Archive for February, 2007

Politics and Kids


So I was listening to NPR tonight while I was making dinner for my kiddos.  (Scrambled eggs, boca sausage, bagels, potatoes, and chocolate cake with raspberry filling – Dillon got to choose.  He later said "everything is so delicious I don't know what to eat next!")  But anyway, I am quick on the NPR switch when anything too gruesome comes on for the kids to overhear.  But they were covering McCain's position on the Iraq war (pro-troop-surge) when Dillon completely surprised me by saying, we shouldn't have any soldiers in a war.  

I have specifically been trying to shield him from war discussions as he has entered the phase where (as I suppose all little boys do) he is really into "guns" (anything that can be used as one since he doesn't actually own any).   He's stealthy about it, he knows Chuck and I disapprove of gunplay, so he changes up and says he's shooting a laser or something like it.

But he's been talking about the war with someone, so…  I inventory my responses and say something like, "well, the soldiers don't get to choose where they go.  Other people, like the President, make those choices.  The soldiers have to do their job, so even if they don't want to they go to where the war is." 

D: "The President is pretty much a bad guy."

M: "Um…  Well, he definitely made some bad choices."

D: "Are soldiers bad guys?"  

M: "No!  You know a lot of people who were soldiers, like Auntie Cheri, Auntie TJ, Grandpa Charles…  Your Uncle Luke has lots of friends that are in Iraq…"

D: "Oh.  Okay.  I hope I don't be a soldier when I grow up."  

M: "Me too.  Not because it's a bad job but I sure would worry about you if you were in a war."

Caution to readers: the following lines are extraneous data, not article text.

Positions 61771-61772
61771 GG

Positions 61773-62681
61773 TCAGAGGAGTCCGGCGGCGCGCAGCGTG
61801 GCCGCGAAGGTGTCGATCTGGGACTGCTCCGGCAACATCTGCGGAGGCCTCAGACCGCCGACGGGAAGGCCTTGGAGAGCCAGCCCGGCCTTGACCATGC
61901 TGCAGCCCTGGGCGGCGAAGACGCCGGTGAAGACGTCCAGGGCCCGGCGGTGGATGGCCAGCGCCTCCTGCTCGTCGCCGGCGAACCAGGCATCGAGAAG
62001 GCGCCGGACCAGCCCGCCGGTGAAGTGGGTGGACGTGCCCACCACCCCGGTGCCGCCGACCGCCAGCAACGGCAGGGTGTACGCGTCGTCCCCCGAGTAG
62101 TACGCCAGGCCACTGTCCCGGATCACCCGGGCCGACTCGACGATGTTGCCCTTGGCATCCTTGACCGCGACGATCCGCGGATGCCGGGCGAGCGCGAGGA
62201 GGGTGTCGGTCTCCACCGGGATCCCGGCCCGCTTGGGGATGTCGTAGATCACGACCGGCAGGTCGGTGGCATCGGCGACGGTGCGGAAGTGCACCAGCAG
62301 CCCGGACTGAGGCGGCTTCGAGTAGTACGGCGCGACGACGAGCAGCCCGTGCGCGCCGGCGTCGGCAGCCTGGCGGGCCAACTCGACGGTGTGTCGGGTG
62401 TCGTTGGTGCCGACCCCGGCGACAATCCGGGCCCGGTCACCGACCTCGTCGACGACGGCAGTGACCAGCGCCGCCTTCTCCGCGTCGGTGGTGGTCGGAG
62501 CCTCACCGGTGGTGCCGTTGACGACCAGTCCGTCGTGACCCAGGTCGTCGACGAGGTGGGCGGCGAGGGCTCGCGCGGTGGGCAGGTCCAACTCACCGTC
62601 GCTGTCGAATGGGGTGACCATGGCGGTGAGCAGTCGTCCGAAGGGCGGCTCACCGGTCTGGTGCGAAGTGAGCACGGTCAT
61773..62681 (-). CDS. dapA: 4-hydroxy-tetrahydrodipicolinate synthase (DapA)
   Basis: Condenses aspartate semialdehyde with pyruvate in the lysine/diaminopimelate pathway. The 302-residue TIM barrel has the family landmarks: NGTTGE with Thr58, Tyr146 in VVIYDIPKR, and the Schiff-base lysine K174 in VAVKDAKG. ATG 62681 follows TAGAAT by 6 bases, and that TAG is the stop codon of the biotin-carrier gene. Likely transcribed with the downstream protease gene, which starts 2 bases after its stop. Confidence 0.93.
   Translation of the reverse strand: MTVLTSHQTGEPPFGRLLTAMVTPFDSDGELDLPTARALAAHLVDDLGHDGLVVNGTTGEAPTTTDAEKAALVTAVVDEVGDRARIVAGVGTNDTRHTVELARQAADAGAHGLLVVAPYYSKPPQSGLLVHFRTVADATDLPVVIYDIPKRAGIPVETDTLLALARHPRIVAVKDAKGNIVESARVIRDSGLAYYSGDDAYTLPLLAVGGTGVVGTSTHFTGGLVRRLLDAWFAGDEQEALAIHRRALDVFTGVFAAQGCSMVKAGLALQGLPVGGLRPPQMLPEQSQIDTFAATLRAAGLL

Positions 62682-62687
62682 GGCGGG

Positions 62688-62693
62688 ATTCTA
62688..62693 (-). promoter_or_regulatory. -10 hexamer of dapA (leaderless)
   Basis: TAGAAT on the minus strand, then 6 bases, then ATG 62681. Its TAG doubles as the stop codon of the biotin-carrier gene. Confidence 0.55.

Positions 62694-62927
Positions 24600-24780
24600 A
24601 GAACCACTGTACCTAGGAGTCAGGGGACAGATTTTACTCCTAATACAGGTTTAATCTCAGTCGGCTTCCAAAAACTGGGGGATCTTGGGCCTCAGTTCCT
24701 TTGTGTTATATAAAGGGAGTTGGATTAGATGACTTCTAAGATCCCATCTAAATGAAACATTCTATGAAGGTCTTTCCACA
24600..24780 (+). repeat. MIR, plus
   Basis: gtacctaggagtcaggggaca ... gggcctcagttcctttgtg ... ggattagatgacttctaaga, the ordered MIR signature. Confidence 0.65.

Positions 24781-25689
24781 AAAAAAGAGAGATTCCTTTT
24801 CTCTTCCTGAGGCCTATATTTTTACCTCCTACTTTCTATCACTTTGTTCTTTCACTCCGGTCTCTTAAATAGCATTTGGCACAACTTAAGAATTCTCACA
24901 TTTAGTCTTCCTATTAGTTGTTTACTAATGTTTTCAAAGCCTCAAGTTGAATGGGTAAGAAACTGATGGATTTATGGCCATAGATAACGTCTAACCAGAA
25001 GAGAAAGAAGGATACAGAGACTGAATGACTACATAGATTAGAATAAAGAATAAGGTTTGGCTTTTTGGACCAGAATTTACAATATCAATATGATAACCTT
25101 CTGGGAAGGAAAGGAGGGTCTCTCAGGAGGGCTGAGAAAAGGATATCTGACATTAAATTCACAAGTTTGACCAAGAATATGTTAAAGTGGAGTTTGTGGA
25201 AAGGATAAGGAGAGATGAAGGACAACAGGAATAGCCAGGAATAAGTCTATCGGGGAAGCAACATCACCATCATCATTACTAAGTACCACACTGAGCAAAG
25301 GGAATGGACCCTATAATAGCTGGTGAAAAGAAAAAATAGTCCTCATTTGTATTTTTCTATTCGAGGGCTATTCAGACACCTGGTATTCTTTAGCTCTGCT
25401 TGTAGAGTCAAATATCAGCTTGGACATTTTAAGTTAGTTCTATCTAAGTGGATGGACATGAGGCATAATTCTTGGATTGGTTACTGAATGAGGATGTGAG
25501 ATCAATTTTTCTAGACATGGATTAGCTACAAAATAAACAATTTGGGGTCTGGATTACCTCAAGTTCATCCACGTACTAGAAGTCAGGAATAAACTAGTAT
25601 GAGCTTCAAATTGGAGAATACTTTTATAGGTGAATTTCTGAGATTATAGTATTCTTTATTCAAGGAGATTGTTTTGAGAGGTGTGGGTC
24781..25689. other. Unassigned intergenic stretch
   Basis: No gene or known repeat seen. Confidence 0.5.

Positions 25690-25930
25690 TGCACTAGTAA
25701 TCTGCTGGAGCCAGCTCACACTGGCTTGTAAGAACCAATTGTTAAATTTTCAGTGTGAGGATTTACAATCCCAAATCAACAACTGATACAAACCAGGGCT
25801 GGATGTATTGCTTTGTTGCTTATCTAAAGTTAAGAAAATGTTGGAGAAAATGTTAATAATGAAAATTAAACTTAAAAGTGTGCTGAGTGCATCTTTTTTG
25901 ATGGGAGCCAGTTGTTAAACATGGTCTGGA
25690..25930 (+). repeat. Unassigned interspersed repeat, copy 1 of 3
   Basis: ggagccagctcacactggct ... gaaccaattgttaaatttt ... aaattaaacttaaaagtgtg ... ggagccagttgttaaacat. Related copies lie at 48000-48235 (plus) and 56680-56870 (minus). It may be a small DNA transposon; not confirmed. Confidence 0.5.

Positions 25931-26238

D: "Why is the President the President?"

M: "Umm…  Well, there will be a new president when you are seven!  Maybe even the first Black President or the first Woman President ever in American History!"  (Putting a positive spin on it…)

D: "Yeah.  But what if it's just another white guy?"

M: "Well, I might be a little bit disappointed.  But it depends on the guy.  It's really cool when you have a historical first.  But what people believe in is more important that what they look like."   I go back to cooking.   A few minutes later, Dillon interrupts me to tell me that in two years is when he'll be seven.  And I say really, when you are six and a half we'll have a new president. 

And I am sure he'll be backing a candidate and organizing fundraisers before his sixth birthday.   

Reflections on a Famous Building


So, I am not usually given to sentimental ramblings…  Okay, maybe about my children and I guess I am guilty of sending the occasional 'I really appreciate you' letter to a good friend or someone I really admire.  But for the past several months I have been leaving work, driving East on the freeway, and thanks to the Marquette Interchange construction, I started getting off at the lakefront exit.  Then I drive down Lincoln Memorial Drive and pass the Calatrava addition to the Milwaukee Art Museum .  

When it was built, I could take or leave it.  Frankly, I didn't see what the fuss was about- yeah, it was a pretty neat concept but it just seemed gimmicky.  And it made my life slightly more difficult trying to raise funds for a nonprofit organization that year- all the big hitters were giving huge chunks of money to the art museum.

Since I've been driving past it daily, though, I have really converted.  There is something about seeing this building every day and appreciating the white 'wings' contrasting with the different colors of the blue sky that almost makes me want to write poetry.  I say 'almost' there because I truly believe deep in my soul that most people should, under no circumstances, write a poem.  Perhaps the occasional limerick or haiku, but other than that…